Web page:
Breast Cancer Surgery
Surgery is often needed to treat breast cancer. Options include a mastectomy
to remove the entire breast or breast-conserving surgery (lumpectomy)
followed by radiation treatments. Samples or the majority of the lymph
nodes under the arm pits may be removed. Breast reconstruction can be
done at the time of surgery or later.
Doctors evaluate a number of factors to determine what type of surgery
is best for each patient. These include the size and location of the cancer,
the extent of the disease, your medical history and your age. For example,
if your tumor is large and a significant amount of breast tissue would
have to be removed, your surgeon may recommend a mastectomy with reconstructive
surgery to restore the appearance of the breast. If the tumor is small,
breast-conserving therapy might be the best choice. In discussing treatment
options with your surgeon, it is important to consider your self-image
and personal feelings about a mastectomy vs. breast-conserving surgery.
However, keep in mind that your top priority should be getting the treatment
that will give you the best hope of a cure. When a choice is available,
all research has shown equal survival with either mastectomy or breast
This is a surgical procedure to remove a small tumor while preserving the
rest of the breast. This procedure is often recommended for women with
early-stage breast cancer. The surgeon will also remove a margin of healthy
tissue surrounding the tumor to make sure that no cancer cells remain.
Patients also go through radiation therapy following a lumpectomy to prevent
local recurrence of cancer in the preserved breast. Oncoplasty is a form
of reconstructive surgery. It may be an option for improved cosmetic results
For information about the tools available to help patients get clean margins
in the operating room, click
This surgery involves removal of the entire breast (all breast tissue).
Radiation therapy may not be needed after a mastectomy. It may be recommended
if there is any concern that cancer cells might still be in the breast
area, the cancer measures more than 5 centimeters or involves many lymph
nodes (greater than 3).
Most women who have this surgery have a total mastectomy that involves
removal of the breast and a sentinel node evaluation with possible removal
of the majority of the lymph nodes in the armpit. A radical mastectomy
is a more extensive operation that involves removal of the breast, lymph
nodes and the pectoral muscles under the breast. Radical mastectomy is
rarely performed today.
A mastectomy is often recommended when there is a large tumor or cancer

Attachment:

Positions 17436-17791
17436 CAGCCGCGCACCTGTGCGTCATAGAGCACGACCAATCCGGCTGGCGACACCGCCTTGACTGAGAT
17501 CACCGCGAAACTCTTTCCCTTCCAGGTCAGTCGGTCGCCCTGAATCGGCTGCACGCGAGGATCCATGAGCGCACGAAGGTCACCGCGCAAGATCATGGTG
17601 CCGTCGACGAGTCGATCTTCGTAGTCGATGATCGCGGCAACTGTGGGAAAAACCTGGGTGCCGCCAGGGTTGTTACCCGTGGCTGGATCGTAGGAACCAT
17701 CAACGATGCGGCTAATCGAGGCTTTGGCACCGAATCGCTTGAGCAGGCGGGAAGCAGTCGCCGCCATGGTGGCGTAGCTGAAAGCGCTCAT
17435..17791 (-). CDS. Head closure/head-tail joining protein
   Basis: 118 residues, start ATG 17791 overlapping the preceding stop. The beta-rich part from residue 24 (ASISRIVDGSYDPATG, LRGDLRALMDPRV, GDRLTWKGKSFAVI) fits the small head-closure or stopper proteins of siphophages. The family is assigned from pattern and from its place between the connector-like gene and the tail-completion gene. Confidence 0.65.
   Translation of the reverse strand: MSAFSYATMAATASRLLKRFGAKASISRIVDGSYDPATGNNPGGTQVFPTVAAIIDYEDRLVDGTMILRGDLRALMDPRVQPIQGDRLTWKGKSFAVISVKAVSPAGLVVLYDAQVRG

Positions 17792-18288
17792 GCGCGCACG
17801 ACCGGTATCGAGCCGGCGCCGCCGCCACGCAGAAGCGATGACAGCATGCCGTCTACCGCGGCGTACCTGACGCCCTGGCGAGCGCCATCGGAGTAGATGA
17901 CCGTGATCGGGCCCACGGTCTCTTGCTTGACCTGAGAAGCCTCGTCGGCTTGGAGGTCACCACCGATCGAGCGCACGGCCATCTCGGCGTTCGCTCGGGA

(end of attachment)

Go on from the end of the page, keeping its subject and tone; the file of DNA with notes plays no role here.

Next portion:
in more than one area throughout the breast.
When a woman’s breast tumor is found, she may undergo either a mastectomy
or a lumpectomy. With a lumpectomy, a breast cavity is created which may
eventually shrink even further, deforming the skin on the outside of the breast.
A new method of breast conservation surgery called, oncoplasty, has emerged.
Oncoplasty employs techniques to completely take out the breast tumor
while preserving the breast’s appearance. This innovative procedure
is performed by St. Joseph Hospital Breast Program surgeons who remove
the cancerous mass and reshape the remaining breast tissue so that it
fills the cavity left by the extracted tumor. Without implants and without
taking tissue from somewhere else in the body, a natural-looking breast
is created often within a single surgical procedure.
Sentinel Node Biopsy
This procedure eliminates the need to remove a number of lymph nodes under
the arm in order to determine whether cancer has spread to the lymph nodes.
Instead, surgeons are able to find and remove the "sentinel node,"
which is the first lymph node into which a tumor drains and the one where
cancer cells are most likely to be found. There can be more than one sentinel
node. If cancer cells are found, the surgeon will remove additional lymph
nodes. If the sentinel node is free of cancer, more extensive lymph node
surgery will not be necessary and the recovery process will be easier
for the patient. A sentinel node biopsy is not appropriate for every patient.
Ask your surgeon whether this is a good option given the size of your
tumor and other considerations.
Many women choose to have reconstructive surgery to restore the appearance
of the breast after a mastectomy. Options include breast implants or the
use of tissue from other parts of your body (autologous tissue reconstruction).
Some procedures can be done immediately after a mastectomy, or you may
choose to do reconstruction later. If you are thinking about having reconstructive
surgery immediately, it is important to consult with a plastic surgeon
who is an expert in breast reconstruction before you have a mastectomy.
For those who do not choose reconstruction, prostheses are available.
These breast forms feel natural and are usually covered by insurance if
you have a prescription from your surgeon.